The UK Inland Revenue recently released its second round of consultation on the reform of the taxati...
The UK Inland Revenue recently released its second round of consultation on the reform of the taxation of trusts. There are some important issues for offshore trust companies to consider that have arisen from the paper.
Primarily, the document reaffirms the Revenue's proposals for the reform of the taxation of trusts in the UK. It is primarily aimed at UK resident trusts, and there will be no attempt to reform the largely complicated and punitive income tax and CGT anti-avoidance regime in place where UK resident and domiciled individuals set up offshore trusts.
However, one area that will impact certain trust companies will be the proposals to reform the residence tests for offshore trusts. It is probably sensible to do so, as at the moment there are two different residence tests depending on whether the tax in question is income tax or CGT.
The current income tax test is based on the residence of the trustees. If all the trustees are UK resident then the trust is treated as UK resident and its worldwide income is liable to UK tax. If all the trustees are non-resident the trust is treated as non-UK resident, so only UK source income is within the UK tax regime.
Where only some of the trustees are not resident, the tax residence of the trust is determined under s110 FA 1989, which is based on the status of the settler. If the settler was resident, ordinarily resident, or domiciled in the UK at the time they either made the settlement or later provided funds for it, then the trust will be treated as UK resident. Otherwise the trust is treated as non-resident.
The residence test for CGT is determined by 69 TCGA 1992 and is very different from the income tax test. S69 says that trustees of a settlement are treated as a single and continuing body of persons who are treated as UK resident and who are ordinarily resident, unless the general administration of the trusts is usually carried on outside the UK, and the trustees or a majority of them for the time being are not resident or not ordinarily resident in the UK.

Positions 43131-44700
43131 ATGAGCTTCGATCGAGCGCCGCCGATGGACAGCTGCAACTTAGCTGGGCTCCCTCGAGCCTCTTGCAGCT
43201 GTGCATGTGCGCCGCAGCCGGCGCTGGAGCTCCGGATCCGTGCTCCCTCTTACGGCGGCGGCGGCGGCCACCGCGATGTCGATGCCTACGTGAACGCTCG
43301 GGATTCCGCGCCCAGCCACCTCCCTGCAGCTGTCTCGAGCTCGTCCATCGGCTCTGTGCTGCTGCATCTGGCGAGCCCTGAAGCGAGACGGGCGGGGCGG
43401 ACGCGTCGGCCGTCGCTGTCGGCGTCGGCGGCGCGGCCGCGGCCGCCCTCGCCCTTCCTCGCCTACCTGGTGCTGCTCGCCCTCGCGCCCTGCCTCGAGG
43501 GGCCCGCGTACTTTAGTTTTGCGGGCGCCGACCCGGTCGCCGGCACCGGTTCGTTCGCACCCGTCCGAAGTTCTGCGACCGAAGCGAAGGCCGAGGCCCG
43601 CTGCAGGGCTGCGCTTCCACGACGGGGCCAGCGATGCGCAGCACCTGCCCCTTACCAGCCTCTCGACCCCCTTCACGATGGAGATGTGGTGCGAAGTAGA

Due to the different residence tests, a trust can be UK resident for income tax purposes, but non-UK resident for CGT purposes. For example, a UK resident settlor can arrange for their trust to be non-resident for CGT purposes by ensuring firstly that the general administration of the trust is ordinarily carried on outside the UK, and, secondly, that a majority of the trustees are not resident or not ordinarily resident in the UK. Such a trust would be UK resident for income tax purposes because of section 110 FA 1989.
In the Inland Revenue's first consultative document, it was suggested that the residence tests should be harmonised, either by using one of the two tests above, or by way of a new residence test. The first of the new tests was to treat all trusts with at least one UK resident trustee as UK resident. The second was more controversial in that it would treat all trusts as UK resident where the settlor was UK resident, regardless of the residence of the trustees.
Thankfully, due to the compliance difficulties and the threat to the UK professional trustee sector, both of the new tests have been dropped. Instead, it is pretty certain that the Inland Revenue will go with a single test based on the income tax test.
What does this mean for offshore trustees? Many such trusts may be arranged in a way that there are one or two UK resident trustees, possibly a lawyer or family member. If the settler was UK resident or domiciled when the trust was created, then these trusts will become UK resident for CGT purposes. The trust assets will then become subject to CGT at the 40% rate applicable to trusts, and any unrealised gains may also be deemed to have been realised. The Inland Revenue have proposed giving trustees in this situation a 12-month transitional period in which to rearrange their affairs if they wish to do so.
The above information is based on our interpretation of Modernising the Tax System for Trusts, a Revenue consultative document August 2004, which is not guaranteed to become law. No responsibility can be taken for any subsequent changes or interpretation to the contrary, or any action taken or refrained from being taken as a result.
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